Five Trends Impacting the Evolving Deep Tech Ecosystem
July 2, 2021 | Scott Murphy
It’s not surprising that deep tech, at the forefront of innovation, is seeing innovation in its own ecosystem. Following are just a few of the changes the deep tech sector is undergoing.
1. Tech Enabling Innovation
While commercializing deep tech sometimes costs more capital over extended periods vs. other innovations, tech has also helped lower the hurdles. From 3D printing to open source software, powerful and cheaper computing power, to accessible scientific and tech research, the tools needed to build a deep tech business are now cheaper and more accessible.
2. Crossovers and Collaboration
More deep tech innovations are crossing into various sectors and employing a variety of deep tech solutions. For example, AI/machine learning is increasingly ubiquitous in deep tech development, no matter what the innovation. In fact, it’s estimated that over 95% of deep tech ventures use two or more technologies, and 66% use more than one advanced technology.
Further, some believe that collaboration will be the hallmark of the post-COVID era. As the Boston Consulting Group puts it, “Companies have embraced the ecosystem approach, recognizing that, especially in times of crisis, delivering a bigger pie through collaboration, rather than competing for the biggest slice of the pie, leads to better and faster results.”
3. Shifts in Funding
Funding comes from multiple sources, from universities to government, foundations incubators, corporations, and private investors such as VCs. But there are shifts in share of contributions. For example, funding from universities for spinoffs decreased by ~50% in 2019, while venture sources increased. Investment in deep tech increased 4X more than from 2016-2020, rising from $15 billion to $60 billion.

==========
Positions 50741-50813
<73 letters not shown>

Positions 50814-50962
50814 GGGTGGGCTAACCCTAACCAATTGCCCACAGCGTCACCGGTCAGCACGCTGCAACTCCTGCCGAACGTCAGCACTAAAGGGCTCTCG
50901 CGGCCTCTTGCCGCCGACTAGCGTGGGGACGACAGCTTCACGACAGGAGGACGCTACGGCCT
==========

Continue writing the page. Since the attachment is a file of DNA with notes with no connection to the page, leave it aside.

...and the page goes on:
4. Technical Expertise for Founders & VCs Mixed
Increasingly, deep tech startups may not be founded by a scientist or tech specialist. A 2017 survey of 2,000+ startups in Europe (which examined both regular tech and deep tech companies) found that over 60% of the founders did not have a technical background.
Interestingly, there is a parallel trend among deep tech VCs. In one study, nearly 80% of the investing VC firms had no partners with a PhD, but instead leveraged experience as a technical operator. The outliers are those firms who commit most of their portfolio to deep tech, where advanced degrees are standard.
5. Worldwide Phenomenan
While the U.S. and China are still the leaders in deep tech, a number of countries and cities are innovating. We expect to see the spread, pace, and impact of deep tech innovations to continue to increase, especially as new tech applications and collaborative development spur growth.